Poetry. If one goes Googling John Repp, one soon learns that he is a native of the Pine Barrens region of New Jersey (a location that often appears in his work), but has since lived many places, attended many universities (picking up an MFA along the way), has worked at seemingly every sort of job from gravedigging to teaching creative writing (so at least some of them useful), and has an eclectic and eccentric list of interests. And that he has, over the past forty years, written many books of poetry and prose, garnering awards and critical recognition along the way. All of which finds its way into THE SOUL OF ROCK & ROLL, which serves as a “greatest hits” selection from those four decades of poetry. Such an outsized life has yielded a commensurately wide-ranging body of work, and any attempt to gist it in few words would do it poor service; but a good point of entry is "The Tiny-Montgomery-Mother-Poem" in which Dylan's The Basement Tapes plays in the background while Repp's mother is dying, and his family rails at him for speaking of such things: "They say These things are private. Why do you keep / making these private things public? It's so long ago." Yes, he writes of private things, and of things from long ago, from a time of innocence and the rush to lose it, documenting not merely his life but that of his generation, a generation for which rock & roll provided the soundtrack and the thrum sounding throughout these pages, love and loss amid the worn crackle and hiss. It may be true, as William Carlos Williams observed, that it is hard to get news from poetry, but it's a good source of history, of understanding how we arrived where we are. Repp reports in one poem here that he learned of the Triangle Shirtwaist Fire in part from a Robert Pinsky poem. Now it is his turn to educate us, to share the lessons from his life and times. Not all may be the sort of things that people die for want of knowing (to complete the Williams quotation), but they can be comforting—and what a needful thing that is for these times. "Who doesn't climb from the mere world" he asks in "Ovaltine"—with the emphasis on mere, lest we take our lives too seriously, reminding us to dream—"to where Ponce de Leon and Wyatt Earp rein their horses / while you spur Silver to column's head? The wind hits you first, / wind unheard before that, nothing ahead but fire and new mountains."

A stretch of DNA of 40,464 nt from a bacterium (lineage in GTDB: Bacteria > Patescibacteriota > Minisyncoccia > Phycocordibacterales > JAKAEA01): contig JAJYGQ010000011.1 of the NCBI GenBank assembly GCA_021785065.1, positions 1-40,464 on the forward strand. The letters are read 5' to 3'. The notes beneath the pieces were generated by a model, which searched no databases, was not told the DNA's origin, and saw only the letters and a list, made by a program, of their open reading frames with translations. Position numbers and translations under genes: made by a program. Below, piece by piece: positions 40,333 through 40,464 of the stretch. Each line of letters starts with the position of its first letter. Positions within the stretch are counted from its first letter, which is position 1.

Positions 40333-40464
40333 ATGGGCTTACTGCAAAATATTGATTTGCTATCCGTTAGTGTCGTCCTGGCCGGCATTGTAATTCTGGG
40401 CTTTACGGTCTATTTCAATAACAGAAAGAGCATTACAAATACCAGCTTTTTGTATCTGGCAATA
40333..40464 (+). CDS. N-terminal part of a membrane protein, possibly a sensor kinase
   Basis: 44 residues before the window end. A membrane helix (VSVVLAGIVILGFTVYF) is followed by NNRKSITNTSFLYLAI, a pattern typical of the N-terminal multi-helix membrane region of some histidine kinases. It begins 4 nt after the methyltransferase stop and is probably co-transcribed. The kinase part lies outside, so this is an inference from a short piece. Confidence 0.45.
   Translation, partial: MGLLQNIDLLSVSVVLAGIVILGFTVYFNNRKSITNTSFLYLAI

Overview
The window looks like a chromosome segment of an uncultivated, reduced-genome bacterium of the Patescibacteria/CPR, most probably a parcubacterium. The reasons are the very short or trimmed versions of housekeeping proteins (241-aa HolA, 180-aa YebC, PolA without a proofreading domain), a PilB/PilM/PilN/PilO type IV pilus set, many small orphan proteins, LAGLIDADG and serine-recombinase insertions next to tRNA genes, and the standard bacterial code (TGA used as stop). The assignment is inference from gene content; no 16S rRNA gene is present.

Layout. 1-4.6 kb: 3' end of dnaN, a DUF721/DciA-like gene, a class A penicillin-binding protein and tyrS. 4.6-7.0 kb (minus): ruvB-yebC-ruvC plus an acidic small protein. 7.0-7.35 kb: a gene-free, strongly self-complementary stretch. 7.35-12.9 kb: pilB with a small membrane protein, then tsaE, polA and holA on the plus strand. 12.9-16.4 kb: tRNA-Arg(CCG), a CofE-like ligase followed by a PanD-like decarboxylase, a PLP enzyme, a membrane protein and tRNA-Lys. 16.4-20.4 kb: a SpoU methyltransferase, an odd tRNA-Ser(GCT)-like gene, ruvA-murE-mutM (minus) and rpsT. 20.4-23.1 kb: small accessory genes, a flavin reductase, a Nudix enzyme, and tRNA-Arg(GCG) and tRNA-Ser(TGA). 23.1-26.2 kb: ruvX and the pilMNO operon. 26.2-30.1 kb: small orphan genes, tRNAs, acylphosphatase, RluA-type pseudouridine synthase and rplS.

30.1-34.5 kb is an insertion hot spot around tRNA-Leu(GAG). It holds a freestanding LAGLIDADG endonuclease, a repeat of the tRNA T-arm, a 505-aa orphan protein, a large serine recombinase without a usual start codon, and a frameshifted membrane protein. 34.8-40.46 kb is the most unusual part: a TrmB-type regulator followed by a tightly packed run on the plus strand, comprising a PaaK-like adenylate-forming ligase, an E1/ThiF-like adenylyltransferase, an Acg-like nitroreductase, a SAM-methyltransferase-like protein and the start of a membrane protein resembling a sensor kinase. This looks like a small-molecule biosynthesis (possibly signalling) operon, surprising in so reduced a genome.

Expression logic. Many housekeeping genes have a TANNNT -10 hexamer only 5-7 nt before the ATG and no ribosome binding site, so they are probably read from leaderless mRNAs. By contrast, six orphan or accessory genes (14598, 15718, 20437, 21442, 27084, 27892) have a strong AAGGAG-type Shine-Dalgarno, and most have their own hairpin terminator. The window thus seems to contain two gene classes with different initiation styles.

John Repp is a poet, fiction writer, essayist, & book critic. A native of the Pine Barrens region of southern New Jersey, later lived in northern New Hampshire, Michigan's Lower Peninsula, Pittsburgh, Boston, and Crawford Township before settling in Erie, Pennsylvania in 2000 with his wife, visual artist Katherine Knupp, and son, martial artist Dylan Repp. From the fall of 1991 until retiring in August, 2020, he taught writing at Edinboro University.Author City: USA